But he was told the ambulance had no stretcher, possibly because it was being use in another ambulance while it remained on scene as a command post, and asked if he should go directly to the hospital.
"They said that would be a good idea," Iverson said.
Because Cleghorn was not seriously injured, Iverson asked him to come along to keep the oxygen mask on Roche.
The inquest also heard Wednesday that ambulance personnel keep their distance from disaster scenes unless given clearance that it's safe to come closer while firefighters are better equipped to work more closely to the source of the incident.
Asked if firefighters had trouble finding hydrants, Iverson said all the trucks were hooked up by the time he got there. Some hydrants could not be used because they were either covered in debris or too close to the blaze but Iverson said that posed no problem.
In the years and months leading up to the disaster, Cleghorn said he noticed an increase in fine dust around the mill but generally put up with it, noting he worked inside an enclosed booth.
However, he said he did complain about dust piling up high enough to bury a nearby motor. Worried it was clogging up the motor and would cause it to overheat, Cleghorn complained to Little on three separate occasions about the problem.
The site was subsequently cleaned up each time, Cleghorn said, but tired of repeatedly making the request, he gave up and stopped asking.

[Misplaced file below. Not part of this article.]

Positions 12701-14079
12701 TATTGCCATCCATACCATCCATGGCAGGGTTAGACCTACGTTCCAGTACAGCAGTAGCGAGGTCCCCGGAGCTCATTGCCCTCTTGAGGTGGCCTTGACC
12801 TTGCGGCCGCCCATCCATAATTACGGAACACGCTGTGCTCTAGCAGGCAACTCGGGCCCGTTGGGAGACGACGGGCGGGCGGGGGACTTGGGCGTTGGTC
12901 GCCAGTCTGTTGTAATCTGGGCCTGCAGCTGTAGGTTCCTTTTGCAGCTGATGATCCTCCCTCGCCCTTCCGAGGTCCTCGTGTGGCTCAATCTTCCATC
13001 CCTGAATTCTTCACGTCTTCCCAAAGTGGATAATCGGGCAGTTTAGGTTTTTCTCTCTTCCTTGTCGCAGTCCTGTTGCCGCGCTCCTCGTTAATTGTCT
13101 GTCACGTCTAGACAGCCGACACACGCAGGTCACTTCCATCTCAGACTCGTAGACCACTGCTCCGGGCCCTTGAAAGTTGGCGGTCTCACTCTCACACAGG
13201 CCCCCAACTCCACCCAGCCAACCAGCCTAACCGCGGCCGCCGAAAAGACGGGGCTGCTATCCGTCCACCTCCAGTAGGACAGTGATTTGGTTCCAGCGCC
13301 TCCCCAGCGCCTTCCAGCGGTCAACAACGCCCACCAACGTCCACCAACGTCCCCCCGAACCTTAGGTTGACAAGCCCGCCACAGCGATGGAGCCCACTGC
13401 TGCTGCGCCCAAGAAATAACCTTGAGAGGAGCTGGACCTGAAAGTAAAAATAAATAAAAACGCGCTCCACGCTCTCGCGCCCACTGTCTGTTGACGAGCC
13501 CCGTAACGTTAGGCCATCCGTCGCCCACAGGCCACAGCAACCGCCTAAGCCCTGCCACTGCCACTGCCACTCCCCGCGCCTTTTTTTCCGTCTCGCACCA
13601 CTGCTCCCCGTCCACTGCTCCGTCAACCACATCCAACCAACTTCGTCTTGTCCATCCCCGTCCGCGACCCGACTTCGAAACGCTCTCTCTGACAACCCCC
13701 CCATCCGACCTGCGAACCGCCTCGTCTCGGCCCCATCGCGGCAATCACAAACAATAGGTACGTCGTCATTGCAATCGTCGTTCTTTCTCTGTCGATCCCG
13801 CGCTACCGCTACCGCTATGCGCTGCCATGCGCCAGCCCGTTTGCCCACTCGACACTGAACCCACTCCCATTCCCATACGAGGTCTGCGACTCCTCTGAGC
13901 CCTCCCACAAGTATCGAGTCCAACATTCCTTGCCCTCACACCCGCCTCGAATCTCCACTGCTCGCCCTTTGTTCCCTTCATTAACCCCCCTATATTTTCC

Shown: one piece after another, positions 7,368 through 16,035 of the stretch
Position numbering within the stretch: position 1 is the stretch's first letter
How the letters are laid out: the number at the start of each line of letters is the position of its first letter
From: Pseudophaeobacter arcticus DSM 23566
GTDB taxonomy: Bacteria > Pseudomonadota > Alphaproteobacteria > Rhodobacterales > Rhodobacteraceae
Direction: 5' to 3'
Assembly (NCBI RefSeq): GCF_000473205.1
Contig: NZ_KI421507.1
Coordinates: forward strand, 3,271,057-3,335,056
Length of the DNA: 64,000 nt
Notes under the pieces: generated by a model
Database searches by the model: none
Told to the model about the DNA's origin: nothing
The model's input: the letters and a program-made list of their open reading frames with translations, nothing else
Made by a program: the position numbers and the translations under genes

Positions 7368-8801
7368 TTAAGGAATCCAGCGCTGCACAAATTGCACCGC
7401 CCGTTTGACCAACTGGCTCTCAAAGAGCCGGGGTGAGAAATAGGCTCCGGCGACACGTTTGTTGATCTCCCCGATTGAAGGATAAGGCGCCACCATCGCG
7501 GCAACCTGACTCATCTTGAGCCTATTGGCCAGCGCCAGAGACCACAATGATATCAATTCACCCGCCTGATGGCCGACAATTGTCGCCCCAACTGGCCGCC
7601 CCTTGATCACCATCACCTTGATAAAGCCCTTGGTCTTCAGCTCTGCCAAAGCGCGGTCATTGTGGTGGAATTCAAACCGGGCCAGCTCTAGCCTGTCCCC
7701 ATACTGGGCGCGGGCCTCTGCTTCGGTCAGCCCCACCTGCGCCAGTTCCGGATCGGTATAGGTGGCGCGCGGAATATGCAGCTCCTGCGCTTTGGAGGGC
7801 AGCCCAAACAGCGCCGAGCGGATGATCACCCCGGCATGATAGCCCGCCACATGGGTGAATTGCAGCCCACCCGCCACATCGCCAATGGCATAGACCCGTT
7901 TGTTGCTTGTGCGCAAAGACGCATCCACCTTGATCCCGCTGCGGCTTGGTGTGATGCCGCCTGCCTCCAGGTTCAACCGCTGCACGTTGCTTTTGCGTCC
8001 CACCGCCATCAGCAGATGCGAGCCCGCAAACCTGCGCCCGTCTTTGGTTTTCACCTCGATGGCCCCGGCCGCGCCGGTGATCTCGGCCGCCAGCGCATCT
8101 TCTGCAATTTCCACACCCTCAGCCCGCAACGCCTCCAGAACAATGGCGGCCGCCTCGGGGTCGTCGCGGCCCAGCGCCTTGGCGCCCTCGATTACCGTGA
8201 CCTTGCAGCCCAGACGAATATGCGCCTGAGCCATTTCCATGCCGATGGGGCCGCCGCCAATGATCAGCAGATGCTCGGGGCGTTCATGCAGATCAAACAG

"Why should I keep pushing someone to do this cleanup when it should be done in the first place?," Cleghorn said.
He conceded the location was cleaned up once a week during a graveyard shift but by about the middle of the the work week, the dust had once again piled up to the point where it could not be seen.
Cleghorn added his father, who used to to work at the mill, came by one time and told him he was shocked about how there was so much more sawdust around the facility.
But he said that following the Jan. 20, 2012 explosion at Babine Forest Products, and after a major fire erupted at the head rig where Roche was working the previous day, a cleanup person was added.
Also on Wednesday, another Lakeland employee disputed WorkSafe B.C.'s finding that an overheated gear reducer lighting sawdust in the area was the source of the fire that led to the explosion.
"I've seen many of those gear reducer units and they're hot, they're uncomfortable to touch, but had never, ever caught fire," said Donald Zwozdesky, who was an electrician at the mill at the time of the explosion.
WorkSafe said a fan attached to the reducer had come loose and became stuck in a screen so that it created enough friction to ignite the nearby dust. Zwozdesky said he's seen gear reducers where the fan had been gone for "it looked like years, and there had been no issue."
When he first heard and felt the blast, Zwozdesky said his initial thought was that a motor control centre - essentially an on-off switch for nearby machinery - had arced while someone had "locked out" some machinery so he could work on it without the power going back on.
The inquest, which is expected to last at least three weeks, continues today at the Prince George courthouse, 9 a.m. start.